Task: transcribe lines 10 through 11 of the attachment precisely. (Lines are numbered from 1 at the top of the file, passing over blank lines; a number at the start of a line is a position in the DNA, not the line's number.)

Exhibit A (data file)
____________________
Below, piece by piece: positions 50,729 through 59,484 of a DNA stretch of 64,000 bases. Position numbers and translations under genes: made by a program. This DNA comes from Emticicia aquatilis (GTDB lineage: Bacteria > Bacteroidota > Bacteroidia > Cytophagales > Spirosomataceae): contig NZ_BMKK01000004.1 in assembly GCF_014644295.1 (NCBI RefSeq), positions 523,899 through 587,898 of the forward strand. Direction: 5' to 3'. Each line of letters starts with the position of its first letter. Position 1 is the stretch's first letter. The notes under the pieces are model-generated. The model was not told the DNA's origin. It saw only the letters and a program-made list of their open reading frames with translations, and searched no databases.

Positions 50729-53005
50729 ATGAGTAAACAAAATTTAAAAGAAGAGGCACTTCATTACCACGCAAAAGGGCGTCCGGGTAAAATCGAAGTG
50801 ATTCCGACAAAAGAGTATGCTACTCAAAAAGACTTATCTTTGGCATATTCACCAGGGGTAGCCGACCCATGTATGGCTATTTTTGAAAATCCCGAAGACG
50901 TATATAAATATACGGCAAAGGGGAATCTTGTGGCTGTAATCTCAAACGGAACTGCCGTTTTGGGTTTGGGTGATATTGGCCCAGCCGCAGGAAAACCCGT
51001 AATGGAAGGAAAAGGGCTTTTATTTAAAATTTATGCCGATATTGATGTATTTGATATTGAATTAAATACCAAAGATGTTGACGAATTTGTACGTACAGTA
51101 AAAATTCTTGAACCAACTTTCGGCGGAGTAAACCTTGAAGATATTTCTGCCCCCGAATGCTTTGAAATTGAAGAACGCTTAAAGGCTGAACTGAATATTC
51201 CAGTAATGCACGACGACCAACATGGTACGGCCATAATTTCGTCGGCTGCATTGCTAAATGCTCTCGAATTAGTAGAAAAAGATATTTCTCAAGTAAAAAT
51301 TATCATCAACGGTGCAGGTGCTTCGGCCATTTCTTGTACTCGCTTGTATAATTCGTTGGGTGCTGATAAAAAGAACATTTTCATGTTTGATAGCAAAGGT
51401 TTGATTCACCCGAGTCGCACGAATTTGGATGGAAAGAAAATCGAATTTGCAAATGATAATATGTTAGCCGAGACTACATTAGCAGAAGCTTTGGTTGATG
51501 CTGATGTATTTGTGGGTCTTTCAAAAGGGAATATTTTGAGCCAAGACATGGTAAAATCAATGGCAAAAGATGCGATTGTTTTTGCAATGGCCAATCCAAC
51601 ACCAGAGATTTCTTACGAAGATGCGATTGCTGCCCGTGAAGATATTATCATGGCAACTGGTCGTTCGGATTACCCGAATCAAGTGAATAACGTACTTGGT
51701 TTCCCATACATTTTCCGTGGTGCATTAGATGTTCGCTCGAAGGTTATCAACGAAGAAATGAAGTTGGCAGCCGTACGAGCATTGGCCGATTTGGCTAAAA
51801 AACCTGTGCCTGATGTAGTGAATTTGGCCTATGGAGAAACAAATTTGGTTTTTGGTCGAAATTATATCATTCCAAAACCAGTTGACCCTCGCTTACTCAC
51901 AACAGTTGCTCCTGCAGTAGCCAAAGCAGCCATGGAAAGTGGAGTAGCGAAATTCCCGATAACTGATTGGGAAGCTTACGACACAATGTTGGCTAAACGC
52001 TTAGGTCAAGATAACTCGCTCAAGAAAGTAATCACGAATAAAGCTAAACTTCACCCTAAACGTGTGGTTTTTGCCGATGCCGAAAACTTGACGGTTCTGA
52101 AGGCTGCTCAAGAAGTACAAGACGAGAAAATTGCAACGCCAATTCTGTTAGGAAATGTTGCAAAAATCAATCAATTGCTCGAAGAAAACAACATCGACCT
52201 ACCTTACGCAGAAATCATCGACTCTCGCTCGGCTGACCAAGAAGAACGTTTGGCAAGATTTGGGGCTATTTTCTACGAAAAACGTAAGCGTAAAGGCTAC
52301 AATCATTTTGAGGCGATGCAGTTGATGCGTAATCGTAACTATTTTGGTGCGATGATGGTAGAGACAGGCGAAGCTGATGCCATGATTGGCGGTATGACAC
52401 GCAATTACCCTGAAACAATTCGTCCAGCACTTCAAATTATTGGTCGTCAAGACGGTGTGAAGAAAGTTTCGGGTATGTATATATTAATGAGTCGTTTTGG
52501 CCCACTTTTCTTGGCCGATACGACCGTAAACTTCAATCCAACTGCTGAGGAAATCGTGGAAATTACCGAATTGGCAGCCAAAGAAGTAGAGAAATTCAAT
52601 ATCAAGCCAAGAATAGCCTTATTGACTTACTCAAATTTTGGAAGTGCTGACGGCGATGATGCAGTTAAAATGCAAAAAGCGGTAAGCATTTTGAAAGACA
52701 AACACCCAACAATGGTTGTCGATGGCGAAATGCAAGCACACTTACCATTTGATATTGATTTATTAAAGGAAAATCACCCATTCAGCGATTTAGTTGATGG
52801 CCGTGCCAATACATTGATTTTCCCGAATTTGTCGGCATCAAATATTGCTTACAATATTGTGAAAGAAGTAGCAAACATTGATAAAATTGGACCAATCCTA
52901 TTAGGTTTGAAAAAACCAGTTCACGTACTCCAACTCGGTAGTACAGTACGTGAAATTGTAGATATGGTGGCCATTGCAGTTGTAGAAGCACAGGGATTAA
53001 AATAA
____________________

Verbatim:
51401 TTGATTCACCCGAGTCGCACGAATTTGGATGGAAAGAAAATCGAATTTGCAAATGATAATATGTTAGCCGAGACTACATTAGCAGAAGCTTTGGTTGATG
51501 CTGATGTATTTGTGGGTCTTTCAAAAGGGAATATTTTGAGCCAAGACATGGTAAAATCAATGGCAAAAGATGCGATTGTTTTTGCAATGGCCAATCCAAC